This is without doubt one of the most inspirational and informative journeys or expeditions into the Southern Ocean ecosystem that one can make anywhere in the world. Long recognised for their rich biodiversity, the Subantarctic Islands lying to the south of New Zealand are UNESCO World Heritage sites. This places them in a select group of only 180 natural sites that have been designated as ‘the most important and significant natural habitats' on the planet. They are also afforded the highest conservation status and protection by the Australian and New Zealand governments and access to these islands is by permit only. On this expedition we offer you the unique chance to explore, photograph and understand these wonderful places in the company of some of the most knowledgeable and passionate guides.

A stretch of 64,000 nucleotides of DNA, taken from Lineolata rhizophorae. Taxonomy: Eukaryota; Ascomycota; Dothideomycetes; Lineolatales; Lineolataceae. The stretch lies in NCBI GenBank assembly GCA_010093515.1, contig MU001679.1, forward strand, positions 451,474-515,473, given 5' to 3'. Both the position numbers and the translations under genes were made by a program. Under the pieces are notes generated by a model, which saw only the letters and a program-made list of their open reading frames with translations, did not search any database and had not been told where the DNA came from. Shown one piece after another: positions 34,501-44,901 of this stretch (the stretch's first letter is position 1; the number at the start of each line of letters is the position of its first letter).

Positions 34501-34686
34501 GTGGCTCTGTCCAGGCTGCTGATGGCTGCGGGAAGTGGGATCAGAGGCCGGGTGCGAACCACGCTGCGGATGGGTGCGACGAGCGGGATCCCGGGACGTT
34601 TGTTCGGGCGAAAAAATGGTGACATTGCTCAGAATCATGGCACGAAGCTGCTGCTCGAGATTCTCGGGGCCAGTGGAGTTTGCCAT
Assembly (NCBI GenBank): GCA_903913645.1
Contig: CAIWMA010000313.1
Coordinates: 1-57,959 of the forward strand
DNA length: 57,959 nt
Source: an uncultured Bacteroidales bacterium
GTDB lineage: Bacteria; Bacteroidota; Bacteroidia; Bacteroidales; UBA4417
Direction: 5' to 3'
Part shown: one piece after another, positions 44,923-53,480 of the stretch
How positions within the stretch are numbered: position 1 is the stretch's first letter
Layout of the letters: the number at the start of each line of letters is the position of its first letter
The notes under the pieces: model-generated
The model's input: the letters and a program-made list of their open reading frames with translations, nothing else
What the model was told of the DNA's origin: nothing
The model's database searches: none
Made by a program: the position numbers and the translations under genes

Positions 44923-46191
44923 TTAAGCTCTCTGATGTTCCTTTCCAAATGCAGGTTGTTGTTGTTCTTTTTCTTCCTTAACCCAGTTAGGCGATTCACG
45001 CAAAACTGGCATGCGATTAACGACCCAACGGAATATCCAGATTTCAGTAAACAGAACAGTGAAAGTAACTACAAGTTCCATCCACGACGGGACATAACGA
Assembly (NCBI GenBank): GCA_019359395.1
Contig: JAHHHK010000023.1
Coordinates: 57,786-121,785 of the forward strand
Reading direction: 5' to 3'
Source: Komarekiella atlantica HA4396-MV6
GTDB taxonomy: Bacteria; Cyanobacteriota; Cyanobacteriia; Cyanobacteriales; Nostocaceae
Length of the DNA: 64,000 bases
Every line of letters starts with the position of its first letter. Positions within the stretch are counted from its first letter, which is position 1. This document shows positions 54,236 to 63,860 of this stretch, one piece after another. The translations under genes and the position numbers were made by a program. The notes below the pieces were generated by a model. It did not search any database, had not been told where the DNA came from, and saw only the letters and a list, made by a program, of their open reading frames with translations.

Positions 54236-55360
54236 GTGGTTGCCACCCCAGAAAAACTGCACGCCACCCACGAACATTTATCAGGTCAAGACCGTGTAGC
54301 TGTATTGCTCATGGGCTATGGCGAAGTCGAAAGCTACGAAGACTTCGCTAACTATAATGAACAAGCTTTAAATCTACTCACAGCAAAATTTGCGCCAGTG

As a young biologist, Heritage Expeditions founder Rodney Russ first visited these islands in 1972 with the New Zealand Wildlife Service. He organised New Zealand's first commercial expedition there in 1989, and many years and over 100 expeditions later, he is still as passionate about the islands as he was in 1972. It was only natural that his family should travel with him, what wasn't predictable was that they would join him in the business and be as passionate about the conservation of this region as he is. As the original concessionaire we enjoy good relationships with the conservation departments and some of the access permits we hold are unique to these expeditions.
The name we have given to this voyage ‘Galapagos of the Southern Ocean' reflects the astounding natural biodiversity and the importance of these islands as a wildlife refuge. (The book ‘Galapagos of the Antarctic' written by Rodney Russ and Aleks Terauds and published by Heritage Expeditions describes all of these islands in great detail.) The islands all lie in the cool temperate zone with a unique climate and are home to a vast array of wildlife including albatross, penguins, petrels, prions, shearwaters and marine mammals like sea lions, fur seals and elephant seals. The flora is equally fascinating; the majority of it being like the birds and endemic to these islands.